It works on prairie voles
Julian Savulescu and two of his colleagues at Oxford University in the UK, Brian D. Earp and Anders Sandberg, have made a case for latter-day love potions in the Cambridge Quarterly of Healthcare Ethics. Neuroscience research, they say, has shown that love is essentially “an emergent property of a cocktail of ancient neuropeptides and neurotransmitters”. If this is the case, drugs could be used to enhance or diminish romantic relationships.
One promising candidate as a love-potion is the hormone oxytocin. When injected into the brain of a small North American mammal called a prairie vole, they form lifelong pair bonds. When an oxytocin blocker is injected, voles split up and look for new sexual partners. Savulescu et al have been heartened by this experience.
“While ‘love’ is not simply reducible to these brain chemicals or pathways,” they write, “what it is clear by now that these underlying phenomena do much to shape (as well as to respond to) our higher-order romantic experiences, across a wide range of theoretical conceptions.”
It is not wrong to “medicalise” love, they argue.
“If we are prepared to agree that relationship counseling is, or can be, an acceptable form of medicalization—and that insights gleaned from the “scientific” study of factors that promote, or detract from, relationship health and functioning can reasonably be applied in such settings —then it would seem to be important to determine whether (or to what extent) the additional, adjunctive use of a bond-enhancing neurochemical substance would alter the underlying moral equation. Such a substance would not work to create love “magically,” of course, but it might certainly help it along by acting on the underlying substrates of attachment, or by promoting more empathic states of mind.”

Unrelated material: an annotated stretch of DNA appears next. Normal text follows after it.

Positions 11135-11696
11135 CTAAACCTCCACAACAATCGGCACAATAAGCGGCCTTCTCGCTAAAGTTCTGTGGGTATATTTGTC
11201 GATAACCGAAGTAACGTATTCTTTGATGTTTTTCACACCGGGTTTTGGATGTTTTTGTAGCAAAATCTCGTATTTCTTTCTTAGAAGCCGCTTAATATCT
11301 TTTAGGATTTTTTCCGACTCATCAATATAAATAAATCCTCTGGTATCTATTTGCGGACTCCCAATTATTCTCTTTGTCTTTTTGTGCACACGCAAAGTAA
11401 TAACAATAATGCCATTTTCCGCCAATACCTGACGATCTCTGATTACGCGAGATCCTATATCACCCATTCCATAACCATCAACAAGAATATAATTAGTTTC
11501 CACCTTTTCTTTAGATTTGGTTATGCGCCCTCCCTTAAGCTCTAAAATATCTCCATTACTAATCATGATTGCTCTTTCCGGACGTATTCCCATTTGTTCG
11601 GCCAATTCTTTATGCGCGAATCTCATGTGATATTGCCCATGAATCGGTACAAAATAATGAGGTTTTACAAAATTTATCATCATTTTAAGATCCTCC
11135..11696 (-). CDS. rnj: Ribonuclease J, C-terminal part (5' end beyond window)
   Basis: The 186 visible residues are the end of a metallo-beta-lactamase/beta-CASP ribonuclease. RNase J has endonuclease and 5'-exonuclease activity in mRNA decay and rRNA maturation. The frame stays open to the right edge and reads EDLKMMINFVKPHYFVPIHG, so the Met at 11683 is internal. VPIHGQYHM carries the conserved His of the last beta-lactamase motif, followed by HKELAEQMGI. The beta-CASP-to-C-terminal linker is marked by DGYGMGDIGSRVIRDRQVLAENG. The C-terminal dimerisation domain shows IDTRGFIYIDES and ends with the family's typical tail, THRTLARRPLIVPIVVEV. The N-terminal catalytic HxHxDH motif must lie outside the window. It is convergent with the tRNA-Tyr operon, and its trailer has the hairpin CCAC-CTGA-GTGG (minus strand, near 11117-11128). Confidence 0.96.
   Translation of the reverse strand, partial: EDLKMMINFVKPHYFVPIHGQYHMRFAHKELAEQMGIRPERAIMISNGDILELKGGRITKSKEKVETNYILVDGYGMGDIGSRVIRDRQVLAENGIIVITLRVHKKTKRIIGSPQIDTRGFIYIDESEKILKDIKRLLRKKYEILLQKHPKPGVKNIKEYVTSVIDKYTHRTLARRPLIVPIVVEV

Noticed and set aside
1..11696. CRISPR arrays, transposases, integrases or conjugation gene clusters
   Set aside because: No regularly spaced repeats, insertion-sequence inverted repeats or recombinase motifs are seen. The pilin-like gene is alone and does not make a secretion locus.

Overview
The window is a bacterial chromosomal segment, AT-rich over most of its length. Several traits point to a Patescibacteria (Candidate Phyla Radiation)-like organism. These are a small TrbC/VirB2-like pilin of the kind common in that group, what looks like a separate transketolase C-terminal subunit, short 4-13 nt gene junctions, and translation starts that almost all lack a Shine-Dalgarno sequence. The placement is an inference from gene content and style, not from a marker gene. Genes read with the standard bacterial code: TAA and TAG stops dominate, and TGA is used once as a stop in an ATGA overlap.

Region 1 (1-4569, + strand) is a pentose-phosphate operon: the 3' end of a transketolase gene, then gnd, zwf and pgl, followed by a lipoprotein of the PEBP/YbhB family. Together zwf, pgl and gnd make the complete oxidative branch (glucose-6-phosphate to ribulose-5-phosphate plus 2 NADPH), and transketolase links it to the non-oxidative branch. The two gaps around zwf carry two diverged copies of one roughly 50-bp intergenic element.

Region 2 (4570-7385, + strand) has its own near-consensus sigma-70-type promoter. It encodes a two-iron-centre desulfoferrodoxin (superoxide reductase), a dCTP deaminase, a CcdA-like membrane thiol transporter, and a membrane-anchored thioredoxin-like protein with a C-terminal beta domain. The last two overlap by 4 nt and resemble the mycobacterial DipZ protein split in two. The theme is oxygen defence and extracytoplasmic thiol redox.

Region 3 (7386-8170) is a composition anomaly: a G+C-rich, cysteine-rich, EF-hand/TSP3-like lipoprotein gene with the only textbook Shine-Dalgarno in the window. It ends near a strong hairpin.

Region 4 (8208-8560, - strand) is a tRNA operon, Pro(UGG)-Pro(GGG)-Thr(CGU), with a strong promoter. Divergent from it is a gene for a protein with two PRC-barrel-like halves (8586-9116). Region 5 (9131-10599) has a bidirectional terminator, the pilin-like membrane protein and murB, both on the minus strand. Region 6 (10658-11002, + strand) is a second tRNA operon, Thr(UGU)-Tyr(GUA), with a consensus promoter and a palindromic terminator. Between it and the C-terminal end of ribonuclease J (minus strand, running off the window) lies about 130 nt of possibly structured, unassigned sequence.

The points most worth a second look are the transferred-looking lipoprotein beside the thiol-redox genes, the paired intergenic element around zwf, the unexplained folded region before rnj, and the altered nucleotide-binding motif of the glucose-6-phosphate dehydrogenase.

Savulescu’s ideas have provoked much comment among bioethicists. In this article they list and refute five common reservations that people have when they are confronted with the idea of love enhancement.
One of the strongest is that the love would not be “authentic”. People who used drugs to bewitch a partner – or to allow themselves to be bewitched – would need a crutch to participate in the most important dimension of their lives. But Savulescu et al dismiss this. “If the administration of certain love drugs turns out to be effective in promoting states of mind and behavioural dispositions that are conducive to a healthy relationship, then couples may simply have an additional tool at hand to help them pursue their higher-order inter-personal aims.”
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